JOSEFINA BROUGHT THE SPOON to her mouth and tasted her homemade bean sauce. "Perfect," she said to herself, before placing the spoon on the counter beside the stove and walking to the front porch. Her leather sandals flapped against the wooden floor with each step. They were her grandson's very first gift to her several years ago, and though holes had formed in the heels, she couldn't bring herself to part with them.
"Tonito! Tonito," she shouted down the potholed street through the porch's screen door. A dark-skinned 10-year-old holding a broomstick in his hands turned. He wore a pair of long basketball shorts and no shoes.
"Just one more hit, Abuela!" he yelled back, flashing a smile he knew his grandmother couldn't resist.
The 73-year-old woman nodded and leaned against the doorframe as her grandson finished his at-bat. The stick-baseball game was a 5 p.m. routine in Santiago. By that time all the boys were home from school and the sun had sagged behind the buildings, so its intense glare no longer blinded the players. Although it was a Sunday, there were as many boys on the makeshift field as on any weekday.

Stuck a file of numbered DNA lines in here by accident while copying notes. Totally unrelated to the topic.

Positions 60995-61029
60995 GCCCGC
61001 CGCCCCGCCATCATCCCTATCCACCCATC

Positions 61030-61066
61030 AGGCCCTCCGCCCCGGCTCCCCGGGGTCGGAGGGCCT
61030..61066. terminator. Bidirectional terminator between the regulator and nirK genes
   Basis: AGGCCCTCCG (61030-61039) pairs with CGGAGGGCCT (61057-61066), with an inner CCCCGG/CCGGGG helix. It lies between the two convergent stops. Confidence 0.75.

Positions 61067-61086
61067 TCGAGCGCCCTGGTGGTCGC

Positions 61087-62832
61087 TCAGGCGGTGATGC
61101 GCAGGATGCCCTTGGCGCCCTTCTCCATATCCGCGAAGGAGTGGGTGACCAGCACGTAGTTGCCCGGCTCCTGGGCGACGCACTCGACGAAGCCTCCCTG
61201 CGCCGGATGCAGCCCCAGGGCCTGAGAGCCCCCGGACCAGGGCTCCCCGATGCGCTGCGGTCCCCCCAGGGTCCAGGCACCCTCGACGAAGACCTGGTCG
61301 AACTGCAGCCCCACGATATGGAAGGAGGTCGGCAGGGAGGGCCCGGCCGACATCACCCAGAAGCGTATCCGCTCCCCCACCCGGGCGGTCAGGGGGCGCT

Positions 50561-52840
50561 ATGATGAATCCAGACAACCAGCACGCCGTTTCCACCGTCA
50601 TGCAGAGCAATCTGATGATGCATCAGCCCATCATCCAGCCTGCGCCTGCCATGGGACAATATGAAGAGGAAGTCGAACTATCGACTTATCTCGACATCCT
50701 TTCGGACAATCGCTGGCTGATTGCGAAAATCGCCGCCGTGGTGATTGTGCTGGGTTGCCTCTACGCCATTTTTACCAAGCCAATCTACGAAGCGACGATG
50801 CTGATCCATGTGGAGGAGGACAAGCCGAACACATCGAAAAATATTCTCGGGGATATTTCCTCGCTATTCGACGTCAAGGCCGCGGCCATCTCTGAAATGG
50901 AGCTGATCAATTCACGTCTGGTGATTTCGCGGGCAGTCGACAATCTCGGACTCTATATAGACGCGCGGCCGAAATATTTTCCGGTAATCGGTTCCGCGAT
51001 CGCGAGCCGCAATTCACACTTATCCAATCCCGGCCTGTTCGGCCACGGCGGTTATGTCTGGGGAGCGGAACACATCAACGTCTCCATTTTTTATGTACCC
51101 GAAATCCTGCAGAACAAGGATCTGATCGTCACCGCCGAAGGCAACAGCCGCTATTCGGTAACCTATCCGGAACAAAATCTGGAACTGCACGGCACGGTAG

Tonito tapped the broomstick on the tired piece of cardboard the boys used as home plate. Bringing it back up to his shoulder, he tightened his grip and stared down the pitcher, who was three years older and three inches taller than him. The tattered ball came fast, but Tonito connected and a loud crack echoed through the air. Everyone stared as the ball carried higher and higher, farther and farther. Everyone but Tonito. In a flash, he'd sprinted toward the cardboard first base and was nearing second when the ball finally landed on the roof of Sra. Margarita's house. He raised his hands over his head as he completed his trot around the bases.